Detecting colliding supermassive black holes: The search continues

In a new study, researchers have developed an innovative method to detect colliding supermassive black holes. The study has just been published in the Astrophysical Journal and was led by postdoctoral researcher Xingjiang Zhu from the ARC Center of Excellence for Gravitational Wave Discovery (OzGrav) at Monash University.

Strongest magnetic field in universe directly detected by X-ray space observatory

The Insight-HXMT team has performed extensive observations of the accreting X-ray pulsar GRO J1008-57 and has discovered a magnetic field of ~1 billion Tesla on the surface of the neutron star. This is the strongest magnetic field conclusively detected in the universe. This work, published in the Astrophysical Journal, was primarily conducted by scientists from the Institute of High Energy Physics (IHEP) of the Chinese Academy of Sciences and Eberhard Karls University of Tübingen, Germany.

Revealing the secrets of high-energy cosmic particles

The 'IceCube' neutrino observatory deep in the ice of the South Pole has already brought spectacular new insights into cosmic incidents of extremely high energies. In order to investigate the cosmic origins of elementary particles with even higher energies, Prof. Elisa Resconi from the Technical University of Munich (TUM) has now started an international initiative to build a neutrino telescope several cubic kilometers in size in the northeastern Pacific.

Where no spacecraft has gone before: A close encounter with binary asteroids

CU Boulder and Lockheed Martin will lead a new space mission to capture the first-ever closeup look at a mysterious class of solar system objects: binary asteroids.

Research team discovers unique supernova explosion

One-hundred million light years away from Earth, an unusual supernova is exploding.

Jupiter's moons could be warming each other

Jupiter's moons are hot.

Gather Moon rocks for us, NASA urges private companies

NASA on Thursday announced it was in the market for Moon rocks, and wants to pay companies to scoop out the dirt, take a photo, and then have it ready for collection by a future mission.

Two new arrays complete detector for Antarctic balloon observatory mission

GUSTO is a balloon observatory that will drift in the Earth's atmosphere for over 75 days at the edge of space at 36 km altitude, simultaneously mapping three types of material in the gas and dust between stars. SRON and TU Delft developed all three detector arrays for this NASA mission. The final two flight arrays have now passed their pre-shipment review and have been shipped to the University of Arizona for integration into the balloon observatory. Together with the earlier shipped array for 4.7 terahertz, the 1.4 and 1.9 terahertz arrays complete GUSTO's flight detector.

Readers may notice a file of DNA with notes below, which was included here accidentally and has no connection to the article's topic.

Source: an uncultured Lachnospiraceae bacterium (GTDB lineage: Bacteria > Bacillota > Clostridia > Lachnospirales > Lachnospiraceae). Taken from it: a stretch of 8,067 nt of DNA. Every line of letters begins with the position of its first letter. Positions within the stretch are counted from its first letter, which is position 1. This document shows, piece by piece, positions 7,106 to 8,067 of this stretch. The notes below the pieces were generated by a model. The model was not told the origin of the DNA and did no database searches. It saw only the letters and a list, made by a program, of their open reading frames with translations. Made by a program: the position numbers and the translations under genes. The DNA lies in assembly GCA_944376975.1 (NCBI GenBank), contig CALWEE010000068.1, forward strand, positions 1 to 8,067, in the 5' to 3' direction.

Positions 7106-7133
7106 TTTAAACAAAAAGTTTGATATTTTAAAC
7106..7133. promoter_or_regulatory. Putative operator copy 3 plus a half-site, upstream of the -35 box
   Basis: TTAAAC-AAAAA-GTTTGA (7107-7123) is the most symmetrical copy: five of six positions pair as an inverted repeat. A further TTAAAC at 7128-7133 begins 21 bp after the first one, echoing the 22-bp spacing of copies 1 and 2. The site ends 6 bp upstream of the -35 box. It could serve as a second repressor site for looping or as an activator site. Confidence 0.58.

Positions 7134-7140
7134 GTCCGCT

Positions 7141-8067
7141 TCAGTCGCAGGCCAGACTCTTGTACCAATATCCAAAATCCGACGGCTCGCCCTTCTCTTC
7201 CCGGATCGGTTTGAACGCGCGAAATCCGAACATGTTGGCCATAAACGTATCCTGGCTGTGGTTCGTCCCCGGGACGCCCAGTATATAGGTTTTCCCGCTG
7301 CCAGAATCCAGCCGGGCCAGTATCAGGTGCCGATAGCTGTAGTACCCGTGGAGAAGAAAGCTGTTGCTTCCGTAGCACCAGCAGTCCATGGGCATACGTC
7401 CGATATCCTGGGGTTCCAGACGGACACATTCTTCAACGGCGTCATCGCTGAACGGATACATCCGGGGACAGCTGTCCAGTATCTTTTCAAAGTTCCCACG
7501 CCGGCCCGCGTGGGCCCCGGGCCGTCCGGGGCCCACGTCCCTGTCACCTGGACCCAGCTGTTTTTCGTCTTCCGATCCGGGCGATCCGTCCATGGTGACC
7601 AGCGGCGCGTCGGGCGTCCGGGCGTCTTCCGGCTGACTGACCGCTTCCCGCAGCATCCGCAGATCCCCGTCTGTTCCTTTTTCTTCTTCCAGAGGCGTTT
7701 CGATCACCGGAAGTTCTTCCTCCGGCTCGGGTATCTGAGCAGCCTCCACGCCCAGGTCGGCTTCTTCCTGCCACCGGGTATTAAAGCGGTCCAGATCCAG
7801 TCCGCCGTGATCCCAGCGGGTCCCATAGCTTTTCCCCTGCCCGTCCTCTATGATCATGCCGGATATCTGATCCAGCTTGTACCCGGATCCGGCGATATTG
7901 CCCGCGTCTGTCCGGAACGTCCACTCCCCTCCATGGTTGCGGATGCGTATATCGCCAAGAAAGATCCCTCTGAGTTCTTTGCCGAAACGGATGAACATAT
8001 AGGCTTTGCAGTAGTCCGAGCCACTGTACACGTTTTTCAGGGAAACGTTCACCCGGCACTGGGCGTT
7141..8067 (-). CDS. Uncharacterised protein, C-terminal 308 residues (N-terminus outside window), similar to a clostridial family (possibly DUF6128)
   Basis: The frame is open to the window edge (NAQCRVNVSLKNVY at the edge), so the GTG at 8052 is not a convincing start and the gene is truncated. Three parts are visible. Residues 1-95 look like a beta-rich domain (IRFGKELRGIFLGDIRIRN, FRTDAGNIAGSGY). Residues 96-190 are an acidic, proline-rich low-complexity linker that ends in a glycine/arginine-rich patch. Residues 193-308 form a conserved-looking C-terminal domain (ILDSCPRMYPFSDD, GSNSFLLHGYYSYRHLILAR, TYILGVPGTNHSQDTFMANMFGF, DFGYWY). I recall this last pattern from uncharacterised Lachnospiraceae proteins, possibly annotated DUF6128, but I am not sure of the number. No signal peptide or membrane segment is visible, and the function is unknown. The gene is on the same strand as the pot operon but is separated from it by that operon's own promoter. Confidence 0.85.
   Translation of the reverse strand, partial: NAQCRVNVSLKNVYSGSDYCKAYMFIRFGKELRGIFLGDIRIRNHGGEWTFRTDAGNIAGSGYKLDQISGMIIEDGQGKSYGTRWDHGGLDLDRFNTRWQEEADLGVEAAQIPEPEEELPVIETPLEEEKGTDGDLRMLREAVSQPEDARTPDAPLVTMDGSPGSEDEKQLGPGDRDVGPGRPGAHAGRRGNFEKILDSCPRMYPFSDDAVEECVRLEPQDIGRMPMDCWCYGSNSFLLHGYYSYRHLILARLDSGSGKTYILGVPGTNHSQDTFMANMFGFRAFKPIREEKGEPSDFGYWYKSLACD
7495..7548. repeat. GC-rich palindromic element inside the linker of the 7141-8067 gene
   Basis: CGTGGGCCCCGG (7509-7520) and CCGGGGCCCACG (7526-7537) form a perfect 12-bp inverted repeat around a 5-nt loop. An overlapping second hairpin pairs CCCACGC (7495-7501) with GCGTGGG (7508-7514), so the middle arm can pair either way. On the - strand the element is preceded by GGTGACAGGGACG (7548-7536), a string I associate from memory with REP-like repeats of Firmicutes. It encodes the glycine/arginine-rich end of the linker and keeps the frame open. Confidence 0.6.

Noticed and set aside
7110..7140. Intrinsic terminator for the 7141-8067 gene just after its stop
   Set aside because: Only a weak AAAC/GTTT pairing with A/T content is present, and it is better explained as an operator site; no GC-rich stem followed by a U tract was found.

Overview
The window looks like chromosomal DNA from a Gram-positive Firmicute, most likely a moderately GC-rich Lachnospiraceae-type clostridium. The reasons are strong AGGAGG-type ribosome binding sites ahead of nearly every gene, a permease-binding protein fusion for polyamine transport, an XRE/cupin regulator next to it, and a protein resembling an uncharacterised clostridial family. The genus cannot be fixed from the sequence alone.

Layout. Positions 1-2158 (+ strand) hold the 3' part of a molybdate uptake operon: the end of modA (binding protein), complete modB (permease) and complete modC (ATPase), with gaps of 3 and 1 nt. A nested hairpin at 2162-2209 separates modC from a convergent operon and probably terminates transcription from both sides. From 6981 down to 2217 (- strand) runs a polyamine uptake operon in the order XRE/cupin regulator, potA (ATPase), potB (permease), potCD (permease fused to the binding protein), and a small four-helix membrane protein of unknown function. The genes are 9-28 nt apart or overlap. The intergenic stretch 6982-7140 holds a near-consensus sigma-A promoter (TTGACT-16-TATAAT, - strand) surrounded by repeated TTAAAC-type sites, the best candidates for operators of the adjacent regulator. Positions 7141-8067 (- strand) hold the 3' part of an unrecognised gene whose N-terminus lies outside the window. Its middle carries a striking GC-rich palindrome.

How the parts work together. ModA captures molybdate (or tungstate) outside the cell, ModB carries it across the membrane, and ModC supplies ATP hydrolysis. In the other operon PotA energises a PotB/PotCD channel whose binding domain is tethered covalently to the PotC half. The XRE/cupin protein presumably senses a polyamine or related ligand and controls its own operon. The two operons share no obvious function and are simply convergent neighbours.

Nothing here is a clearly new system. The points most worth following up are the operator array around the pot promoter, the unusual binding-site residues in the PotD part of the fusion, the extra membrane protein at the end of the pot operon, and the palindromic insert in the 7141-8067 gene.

Lead lab selected for next-generation cosmic microwave background experiment

The largest collaborative undertaking yet to explore the relic light emitted by the infant universe has taken a step forward with the U.S. Department of Energy's selection of Lawrence Berkeley National Laboratory (Berkeley Lab) to lead the partnership of national labs, universities, and other institutions that are joined in the effort to carry out the DOE roles and responsibilities. This next-generation experiment, known as CMB-S4, or Cosmic Microwave Background Stage 4, is being planned to become a joint DOE and National Science Foundation project.

Study reveals important factors determining eruptive character of large solar flares

Solar flares and coronal mass ejections (CME) are the most spectacular eruptive activities in the solar system. Large solar flares and CMEs can bring disastrous space weather, destroy our satellite and navigation system, and cause a large-scale blackout on Earth.

Video: Advice from an astronaut

ESA astronaut Luca Parmitano provides words of wisdom to young people on how investing their time wisely today can help build a better tomorrow.

Technology news

Large exchange splitting in monolayer graphene coupled to an antiferromagnet

Spintronics (or spin transport electronics) is a fairly new research field specialized in the development of devices that use the spin of electrons to store and process information. These devices could be a favorable alternative to traditional electronics, as they do not work using electric current and could thus prevent the implications of Joule heating. Joule heating is an effect that occurs in conventional electronic devices when current passing through a material produces thermal energy, consequently increasing the material's temperature.

A quantum-inspired framework for video sentiment analysis

Automatically identifying the overall sentiment expressed in a video or text could be useful for a wide range of applications. For instance, it could help companies or political parties to screen large amounts of online content and gain insight on what the public thinks about their products, services, campaigns or initiatives.

Sick of city din? Try 'noise-cancelling headphones' for your flat

Sick of noise from construction work, speeding trains and car alarms flooding in through the open window of your tiny apartment in a crowded metropolis?

Experiments reveal why human-like robots elicit uncanny feelings

Androids, or robots with humanlike features, are often more appealing to people than those that resemble machines—but only up to a certain point. Many people experience an uneasy feeling in response to robots that are nearly lifelike, and yet somehow not quite "right." The feeling of affinity can plunge into one of repulsion as a robot's human likeness increases, a zone known as "the uncanny valley."

Wireless device captures sleep data without using cameras or body sensors

MIT researchers have developed a wireless, private way to monitor a person's sleep postures—whether snoozing on their back, stomach, or sides—using reflected radio signals from a small device mounted on a bedroom wall.